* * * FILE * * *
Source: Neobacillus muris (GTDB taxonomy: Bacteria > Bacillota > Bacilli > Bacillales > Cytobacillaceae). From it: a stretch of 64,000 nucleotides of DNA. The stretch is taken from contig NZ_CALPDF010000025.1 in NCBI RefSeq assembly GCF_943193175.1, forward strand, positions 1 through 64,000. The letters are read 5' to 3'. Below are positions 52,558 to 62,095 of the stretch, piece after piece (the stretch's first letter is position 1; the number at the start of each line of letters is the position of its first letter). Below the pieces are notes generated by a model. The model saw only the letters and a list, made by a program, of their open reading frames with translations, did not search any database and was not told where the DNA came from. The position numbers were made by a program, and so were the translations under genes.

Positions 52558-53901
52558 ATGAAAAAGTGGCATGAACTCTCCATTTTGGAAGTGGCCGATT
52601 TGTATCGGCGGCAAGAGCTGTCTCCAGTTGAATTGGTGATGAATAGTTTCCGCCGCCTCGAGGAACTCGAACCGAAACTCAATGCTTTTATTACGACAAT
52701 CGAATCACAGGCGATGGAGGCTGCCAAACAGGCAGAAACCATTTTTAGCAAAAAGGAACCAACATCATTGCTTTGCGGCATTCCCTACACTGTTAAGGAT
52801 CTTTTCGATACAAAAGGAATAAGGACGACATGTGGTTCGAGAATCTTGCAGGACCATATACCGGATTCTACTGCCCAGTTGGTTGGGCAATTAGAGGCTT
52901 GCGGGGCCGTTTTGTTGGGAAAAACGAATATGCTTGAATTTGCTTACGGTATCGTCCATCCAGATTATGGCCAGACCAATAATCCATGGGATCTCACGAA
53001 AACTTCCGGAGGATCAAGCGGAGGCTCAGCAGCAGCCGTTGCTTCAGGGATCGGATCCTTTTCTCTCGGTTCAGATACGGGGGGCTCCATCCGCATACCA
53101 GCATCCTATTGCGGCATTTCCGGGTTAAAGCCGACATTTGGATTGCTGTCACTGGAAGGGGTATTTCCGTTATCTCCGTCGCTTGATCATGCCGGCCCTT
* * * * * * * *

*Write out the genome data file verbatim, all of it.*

Source: Neobacillus muris (GTDB taxonomy: Bacteria > Bacillota > Bacilli > Bacillales > Cytobacillaceae). From it: a stretch of 64,000 nucleotides of DNA. The stretch is taken from contig NZ_CALPDF010000025.1 in NCBI RefSeq assembly GCF_943193175.1, forward strand, positions 1 through 64,000. The letters are read 5' to 3'. Below are positions 52,558 to 62,095 of the stretch, piece after piece (the stretch's first letter is position 1; the number at the start of each line of letters is the position of its first letter). Below the pieces are notes generated by a model. The model saw only the letters and a list, made by a program, of their open reading frames with translations, did not search any database and was not told where the DNA came from. The position numbers were made by a program, and so were the translations under genes.

Positions 52558-53901
52558 ATGAAAAAGTGGCATGAACTCTCCATTTTGGAAGTGGCCGATT
52601 TGTATCGGCGGCAAGAGCTGTCTCCAGTTGAATTGGTGATGAATAGTTTCCGCCGCCTCGAGGAACTCGAACCGAAACTCAATGCTTTTATTACGACAAT
52701 CGAATCACAGGCGATGGAGGCTGCCAAACAGGCAGAAACCATTTTTAGCAAAAAGGAACCAACATCATTGCTTTGCGGCATTCCCTACACTGTTAAGGAT
52801 CTTTTCGATACAAAAGGAATAAGGACGACATGTGGTTCGAGAATCTTGCAGGACCATATACCGGATTCTACTGCCCAGTTGGTTGGGCAATTAGAGGCTT
52901 GCGGGGCCGTTTTGTTGGGAAAAACGAATATGCTTGAATTTGCTTACGGTATCGTCCATCCAGATTATGGCCAGACCAATAATCCATGGGATCTCACGAA
53001 AACTTCCGGAGGATCAAGCGGAGGCTCAGCAGCAGCCGTTGCTTCAGGGATCGGATCCTTTTCTCTCGGTTCAGATACGGGGGGCTCCATCCGCATACCA
53101 GCATCCTATTGCGGCATTTCCGGGTTAAAGCCGACATTTGGATTGCTGTCACTGGAAGGGGTATTTCCGTTATCTCCGTCGCTTGATCATGCCGGCCCTT